ALEX: Ah, good for her. But yes, excited to see that little family again in—October, is it? Is it coming back for Fall season?


PETER: Yeah, October.

ALEX: So fantastic. So, yeah, I don’t think we have anything too much else to say. Spy × Family is still good and we hope that it still continues to be good and are excited to see it again. So you will hear from us again about the Forger family, for sure.

CAITLIN: But only at the season retrospective for that season, because we don’t talk about sequels.

Let’s see. Love After World Domination.

ALEX: Aw, I did not catch up on this one. I heard you give it a glowing review last time, Peter. I checked it out but I didn’t ultimately… It didn’t grab me quite enough to give it my limited time. But do you have any other thoughts?

PETER: Yeah, I mean, that makes sense. It’s just kind of sweet and funny and dopey. I wouldn’t really say… It’s not thought-provoking in any way.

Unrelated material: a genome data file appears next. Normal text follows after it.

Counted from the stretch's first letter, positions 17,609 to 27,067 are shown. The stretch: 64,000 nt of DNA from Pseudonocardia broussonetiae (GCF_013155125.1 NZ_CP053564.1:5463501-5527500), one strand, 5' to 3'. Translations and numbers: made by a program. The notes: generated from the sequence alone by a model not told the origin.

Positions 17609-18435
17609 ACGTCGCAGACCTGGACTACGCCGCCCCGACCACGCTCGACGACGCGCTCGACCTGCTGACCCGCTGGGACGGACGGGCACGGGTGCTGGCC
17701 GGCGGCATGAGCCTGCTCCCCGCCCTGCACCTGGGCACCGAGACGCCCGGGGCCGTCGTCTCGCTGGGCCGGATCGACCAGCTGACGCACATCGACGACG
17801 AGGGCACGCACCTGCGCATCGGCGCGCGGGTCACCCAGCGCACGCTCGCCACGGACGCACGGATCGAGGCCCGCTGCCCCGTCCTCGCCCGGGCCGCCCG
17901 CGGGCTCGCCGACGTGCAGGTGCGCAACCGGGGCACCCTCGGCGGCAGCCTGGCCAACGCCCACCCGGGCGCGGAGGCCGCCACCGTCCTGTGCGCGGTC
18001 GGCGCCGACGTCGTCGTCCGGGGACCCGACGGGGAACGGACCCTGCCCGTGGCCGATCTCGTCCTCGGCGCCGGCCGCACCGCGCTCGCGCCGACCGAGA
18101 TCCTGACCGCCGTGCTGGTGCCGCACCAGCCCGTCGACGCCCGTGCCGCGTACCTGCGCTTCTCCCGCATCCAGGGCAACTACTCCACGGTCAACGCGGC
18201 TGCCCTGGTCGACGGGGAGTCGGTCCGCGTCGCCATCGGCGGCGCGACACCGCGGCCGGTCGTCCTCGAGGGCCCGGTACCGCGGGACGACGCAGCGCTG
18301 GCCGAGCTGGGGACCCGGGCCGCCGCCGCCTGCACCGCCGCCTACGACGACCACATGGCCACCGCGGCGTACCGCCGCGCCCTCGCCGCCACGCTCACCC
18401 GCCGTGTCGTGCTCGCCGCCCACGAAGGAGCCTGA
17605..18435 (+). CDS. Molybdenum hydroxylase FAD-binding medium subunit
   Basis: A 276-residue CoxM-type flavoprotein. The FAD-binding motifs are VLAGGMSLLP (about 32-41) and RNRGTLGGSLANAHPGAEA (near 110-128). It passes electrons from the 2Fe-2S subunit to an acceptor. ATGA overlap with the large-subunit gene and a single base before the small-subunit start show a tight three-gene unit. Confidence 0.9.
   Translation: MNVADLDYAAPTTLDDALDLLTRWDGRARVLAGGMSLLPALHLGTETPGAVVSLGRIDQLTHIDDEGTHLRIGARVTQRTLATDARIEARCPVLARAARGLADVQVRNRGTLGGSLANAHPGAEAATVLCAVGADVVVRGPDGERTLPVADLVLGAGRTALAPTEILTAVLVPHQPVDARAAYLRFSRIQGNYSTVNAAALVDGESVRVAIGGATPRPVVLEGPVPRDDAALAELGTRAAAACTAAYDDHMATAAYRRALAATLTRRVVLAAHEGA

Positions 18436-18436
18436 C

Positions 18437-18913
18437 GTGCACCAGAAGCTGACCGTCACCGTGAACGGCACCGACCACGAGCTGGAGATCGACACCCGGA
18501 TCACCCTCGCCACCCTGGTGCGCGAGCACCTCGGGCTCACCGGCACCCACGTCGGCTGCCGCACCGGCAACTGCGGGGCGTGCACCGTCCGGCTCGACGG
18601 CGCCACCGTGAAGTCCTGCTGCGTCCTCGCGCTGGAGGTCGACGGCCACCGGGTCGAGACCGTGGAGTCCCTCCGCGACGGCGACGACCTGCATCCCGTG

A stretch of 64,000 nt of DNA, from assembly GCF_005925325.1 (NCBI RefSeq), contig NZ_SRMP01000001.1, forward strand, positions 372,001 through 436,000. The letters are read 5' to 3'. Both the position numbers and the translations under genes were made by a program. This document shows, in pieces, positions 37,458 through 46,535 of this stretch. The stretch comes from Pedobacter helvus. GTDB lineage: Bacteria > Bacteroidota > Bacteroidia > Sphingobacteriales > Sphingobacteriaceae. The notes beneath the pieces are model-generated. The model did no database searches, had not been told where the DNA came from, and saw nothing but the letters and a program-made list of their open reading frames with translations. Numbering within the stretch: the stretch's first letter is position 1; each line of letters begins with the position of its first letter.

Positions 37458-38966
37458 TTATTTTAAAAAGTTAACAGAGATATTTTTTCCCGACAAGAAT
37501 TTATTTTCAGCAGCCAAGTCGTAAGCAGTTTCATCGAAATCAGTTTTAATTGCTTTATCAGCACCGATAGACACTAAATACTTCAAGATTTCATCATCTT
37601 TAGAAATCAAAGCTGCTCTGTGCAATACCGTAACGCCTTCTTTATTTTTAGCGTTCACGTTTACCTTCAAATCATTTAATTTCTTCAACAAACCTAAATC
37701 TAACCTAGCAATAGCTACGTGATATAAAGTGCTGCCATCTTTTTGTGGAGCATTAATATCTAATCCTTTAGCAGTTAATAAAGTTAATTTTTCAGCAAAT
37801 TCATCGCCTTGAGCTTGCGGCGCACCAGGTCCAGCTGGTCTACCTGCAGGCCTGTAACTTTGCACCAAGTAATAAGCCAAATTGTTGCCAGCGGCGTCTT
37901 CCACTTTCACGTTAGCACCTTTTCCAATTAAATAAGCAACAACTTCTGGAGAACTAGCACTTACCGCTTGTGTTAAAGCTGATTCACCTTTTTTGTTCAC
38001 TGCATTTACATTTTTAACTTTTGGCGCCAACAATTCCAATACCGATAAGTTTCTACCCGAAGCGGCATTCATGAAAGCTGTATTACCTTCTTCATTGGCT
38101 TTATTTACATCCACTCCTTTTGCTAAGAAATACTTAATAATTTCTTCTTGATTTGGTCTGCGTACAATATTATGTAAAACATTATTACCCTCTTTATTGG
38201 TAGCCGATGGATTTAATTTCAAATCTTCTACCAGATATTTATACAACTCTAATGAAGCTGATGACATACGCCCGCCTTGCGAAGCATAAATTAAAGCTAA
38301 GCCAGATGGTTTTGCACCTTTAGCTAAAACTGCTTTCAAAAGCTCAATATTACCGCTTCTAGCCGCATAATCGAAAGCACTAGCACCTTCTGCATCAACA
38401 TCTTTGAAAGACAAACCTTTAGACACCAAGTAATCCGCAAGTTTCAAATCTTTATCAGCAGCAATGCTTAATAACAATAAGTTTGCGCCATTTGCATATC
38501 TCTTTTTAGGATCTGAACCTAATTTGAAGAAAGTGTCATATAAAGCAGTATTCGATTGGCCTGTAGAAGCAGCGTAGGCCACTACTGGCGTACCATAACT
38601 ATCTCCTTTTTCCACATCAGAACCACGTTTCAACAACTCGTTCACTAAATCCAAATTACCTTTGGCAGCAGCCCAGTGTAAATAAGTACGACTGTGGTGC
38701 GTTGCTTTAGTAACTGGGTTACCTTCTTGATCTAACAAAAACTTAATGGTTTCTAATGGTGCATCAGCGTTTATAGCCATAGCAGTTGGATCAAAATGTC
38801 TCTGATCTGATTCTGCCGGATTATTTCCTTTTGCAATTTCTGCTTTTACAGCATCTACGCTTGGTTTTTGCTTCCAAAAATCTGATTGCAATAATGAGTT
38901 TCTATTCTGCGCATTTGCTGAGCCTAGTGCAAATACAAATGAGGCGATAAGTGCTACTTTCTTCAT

ALEX: [Chuckles]

PETER: So if you are looking for something that’s really gonna be cathartic or psychologically fulfilling, it’s probably not going to be that, but I feel like it really maintained the course. It was really cute, very wholesome. 

I think it really only got a little bit weird when the school nurse does this thing where if you’re sick she treats you like a baby. She dresses up Destiny like a little toddler when she gets sick, which was a little uncomfortable. That was just like a five-minute gag in like episode 11, and that’s the only part that really stood out to me as like, “Oh, maybe they could have just not done this instead. That would have been great.”

It’s also really nice seeing a series where the characters get together in the first episode and it’s about them being in a nice relationship. I like the Romeo-and-Juliet aspect where they’re on opposite sides of this war between good and evil and then slowly their squadmates start to find out that they’re in a relationship and decide to support them for various reasons.

ALEX: Aw, that’s nice.

PETER: That’s pretty cute, too.

CAITLIN: Nice that they’re supportive.